Why do our embryos first develop two pronephric kidneys, then two mesonephric kidneys, and then finally two metanephric kidneys? Contrast this with the development of a single heart, which begins as a simple tube, and becomes more and more complicated, while beating all the time during this development.

*) Imagine a science fiction animal in which a series of different blood-pumping organs develop, one after the other, each replacing the function of the previous one. Sketch the geometry of blood flow.

*) It has been hypothesized by some mathematicians that the real reason the heart begins development very early is not really because tissues need oxygen, but because proper development of arteries and veins cannot occur without mechanical effects of blood flow. Can you invent some embryological experiments capable of either conclusively disproving or convincingly proving the truth of this hypothesis.
(You could start with the effects of removing the heart rudiment; but please also suggest some better and more clever experiments.)

*) Formation of mesonephric kidneys seems to me very much contrary to this mathematical theory; can you figure out my reasoning? I will be even more impressed if you propose a counter-argument to mine.

Two separate oviducts normally develop, each from an invagination in lateral plate mesoderm. In many mammals, including humans, the posterior ends of these two cylinders fuse into a single uterus. Compare this to the formation of a single heart from parts of the left and right lateral plate mesoderm.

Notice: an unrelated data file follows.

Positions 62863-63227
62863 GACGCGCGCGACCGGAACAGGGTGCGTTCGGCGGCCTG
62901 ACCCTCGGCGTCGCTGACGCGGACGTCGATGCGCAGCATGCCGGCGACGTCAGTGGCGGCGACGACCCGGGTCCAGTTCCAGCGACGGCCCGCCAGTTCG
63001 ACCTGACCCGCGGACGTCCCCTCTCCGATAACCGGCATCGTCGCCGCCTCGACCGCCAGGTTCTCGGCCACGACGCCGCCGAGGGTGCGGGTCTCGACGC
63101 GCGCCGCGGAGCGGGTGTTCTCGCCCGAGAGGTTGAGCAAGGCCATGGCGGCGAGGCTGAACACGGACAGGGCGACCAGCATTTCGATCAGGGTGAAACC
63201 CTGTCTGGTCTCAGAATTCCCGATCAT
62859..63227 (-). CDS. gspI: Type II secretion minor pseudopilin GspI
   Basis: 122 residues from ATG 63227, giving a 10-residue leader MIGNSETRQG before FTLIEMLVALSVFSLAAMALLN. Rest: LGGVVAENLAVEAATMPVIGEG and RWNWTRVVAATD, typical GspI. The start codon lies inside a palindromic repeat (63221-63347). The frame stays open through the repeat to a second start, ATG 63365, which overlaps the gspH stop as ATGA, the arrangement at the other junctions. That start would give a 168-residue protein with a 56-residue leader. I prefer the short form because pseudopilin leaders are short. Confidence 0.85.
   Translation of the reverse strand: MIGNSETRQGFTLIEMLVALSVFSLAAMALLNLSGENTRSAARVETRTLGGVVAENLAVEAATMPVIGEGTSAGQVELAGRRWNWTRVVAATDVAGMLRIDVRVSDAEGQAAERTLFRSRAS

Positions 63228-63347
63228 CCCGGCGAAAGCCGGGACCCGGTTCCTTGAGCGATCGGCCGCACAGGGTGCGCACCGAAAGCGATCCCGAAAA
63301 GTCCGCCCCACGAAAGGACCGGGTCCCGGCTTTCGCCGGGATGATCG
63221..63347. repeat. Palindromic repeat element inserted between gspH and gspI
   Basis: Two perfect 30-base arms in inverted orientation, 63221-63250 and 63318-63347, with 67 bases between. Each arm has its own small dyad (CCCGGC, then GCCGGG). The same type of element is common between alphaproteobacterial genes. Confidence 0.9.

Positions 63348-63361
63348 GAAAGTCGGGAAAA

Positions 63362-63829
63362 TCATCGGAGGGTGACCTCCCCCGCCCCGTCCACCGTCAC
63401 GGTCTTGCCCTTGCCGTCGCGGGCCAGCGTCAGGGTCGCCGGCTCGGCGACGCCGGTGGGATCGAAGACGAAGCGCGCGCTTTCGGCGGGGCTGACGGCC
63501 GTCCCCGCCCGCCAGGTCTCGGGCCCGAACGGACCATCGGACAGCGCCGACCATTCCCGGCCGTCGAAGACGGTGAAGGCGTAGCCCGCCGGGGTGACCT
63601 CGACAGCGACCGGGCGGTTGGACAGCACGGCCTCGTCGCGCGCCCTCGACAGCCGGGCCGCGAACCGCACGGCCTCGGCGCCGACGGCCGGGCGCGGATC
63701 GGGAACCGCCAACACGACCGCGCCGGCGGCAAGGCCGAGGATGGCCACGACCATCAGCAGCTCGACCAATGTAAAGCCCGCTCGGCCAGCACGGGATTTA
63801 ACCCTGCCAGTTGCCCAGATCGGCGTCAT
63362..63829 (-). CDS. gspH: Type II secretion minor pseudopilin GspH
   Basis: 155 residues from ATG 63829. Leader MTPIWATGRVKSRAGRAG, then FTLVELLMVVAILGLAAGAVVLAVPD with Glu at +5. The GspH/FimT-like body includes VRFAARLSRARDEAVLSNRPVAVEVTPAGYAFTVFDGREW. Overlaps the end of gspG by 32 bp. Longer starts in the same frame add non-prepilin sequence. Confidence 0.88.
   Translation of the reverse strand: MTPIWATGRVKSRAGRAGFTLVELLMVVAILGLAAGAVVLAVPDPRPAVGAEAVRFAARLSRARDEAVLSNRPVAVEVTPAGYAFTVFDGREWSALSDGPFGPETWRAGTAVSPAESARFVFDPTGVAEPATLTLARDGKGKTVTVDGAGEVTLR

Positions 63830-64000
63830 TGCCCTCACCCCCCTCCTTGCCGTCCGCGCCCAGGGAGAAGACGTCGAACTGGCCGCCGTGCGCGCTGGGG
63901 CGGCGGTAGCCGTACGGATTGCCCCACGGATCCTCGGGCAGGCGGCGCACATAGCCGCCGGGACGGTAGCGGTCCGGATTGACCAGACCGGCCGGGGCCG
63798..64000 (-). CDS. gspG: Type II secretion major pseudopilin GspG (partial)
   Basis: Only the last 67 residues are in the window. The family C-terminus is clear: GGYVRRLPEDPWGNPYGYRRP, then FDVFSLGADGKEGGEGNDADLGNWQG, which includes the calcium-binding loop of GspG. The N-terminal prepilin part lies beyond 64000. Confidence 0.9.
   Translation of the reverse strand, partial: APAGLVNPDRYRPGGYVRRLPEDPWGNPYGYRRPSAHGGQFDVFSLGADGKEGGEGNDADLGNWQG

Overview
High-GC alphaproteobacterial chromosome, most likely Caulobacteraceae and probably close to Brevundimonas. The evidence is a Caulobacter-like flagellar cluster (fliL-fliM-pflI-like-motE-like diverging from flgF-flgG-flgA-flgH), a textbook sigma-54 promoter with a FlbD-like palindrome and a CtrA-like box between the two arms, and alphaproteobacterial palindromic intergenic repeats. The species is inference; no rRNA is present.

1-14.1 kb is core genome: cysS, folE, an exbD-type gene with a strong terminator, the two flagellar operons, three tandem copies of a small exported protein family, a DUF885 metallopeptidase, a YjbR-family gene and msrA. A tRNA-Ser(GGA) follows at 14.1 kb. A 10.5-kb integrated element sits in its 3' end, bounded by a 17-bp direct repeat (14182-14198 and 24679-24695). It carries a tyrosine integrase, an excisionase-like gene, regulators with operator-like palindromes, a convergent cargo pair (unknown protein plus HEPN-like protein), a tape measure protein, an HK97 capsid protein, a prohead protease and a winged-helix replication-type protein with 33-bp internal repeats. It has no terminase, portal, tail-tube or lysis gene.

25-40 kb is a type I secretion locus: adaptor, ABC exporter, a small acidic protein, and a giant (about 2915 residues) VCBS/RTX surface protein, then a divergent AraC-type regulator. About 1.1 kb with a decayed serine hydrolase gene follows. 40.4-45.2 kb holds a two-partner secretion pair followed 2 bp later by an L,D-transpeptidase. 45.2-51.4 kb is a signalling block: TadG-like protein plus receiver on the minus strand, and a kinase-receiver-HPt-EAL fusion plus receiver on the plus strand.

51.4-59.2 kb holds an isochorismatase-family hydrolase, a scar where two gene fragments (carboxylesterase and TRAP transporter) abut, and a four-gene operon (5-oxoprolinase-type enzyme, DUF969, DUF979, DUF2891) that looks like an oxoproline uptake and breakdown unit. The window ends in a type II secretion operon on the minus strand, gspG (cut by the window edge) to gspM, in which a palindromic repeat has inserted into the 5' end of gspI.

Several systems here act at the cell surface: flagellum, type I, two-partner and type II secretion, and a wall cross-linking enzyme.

A certain human birth defect consists of the development of two uteruses? Do you suppose the uterus splits into two, or what?

Hint: Compare the causes of spina bifida, cleft palate, and cleft lip. (Are these split apart, or what?)

Describe the formation of capillary networks in tadpole tails (or other tissues).

Compare the formation of salivary glands, thyroid glands, lungs, livers and pancreases (and with the development of kidney tubules)

Compare embryonic development of the ear canal, tonsils, parathyroid glands, and thymus organs. Compare them all to development of gills in fish?

Why do mutations that cause defective development of T-lymphocytes also tend to cause abnormal metabolism of calcium and phosphate? Hint: guess the function of hormones secreted by parathyroid glands.

Compare the structure of mammal lungs and cauliflowers.

Contrast the structure of bird lungs with mammal lungs.

What does it mean to say that a certain tissue is not vascularized? (As: "Cartilage, the cornea, and the lens are not vascularized.") (What does that mean in a simple anatomical sense, rather than in the sense of function or causation.)

What is fetal hemoglobin?

What happens to a person if their red blood cells continue to make fetal hemoglobin, throughout their life?

*) Why might the consequences be worse in women than men. (Hint: if they got pregnant.)

How could fetal hemoglobin be used to cure sickle cell anemia?

Is the amino acid sequence of fetal hemoglobin coded for by the same genes as those that code for "adult" alpha and beta chains of hemoglobin. (hint: no. Even though processing of RNA transcripts would seem like a good way to produce the differences between embryonic, fetal, and adult hemoglobins, that isn't how it works.)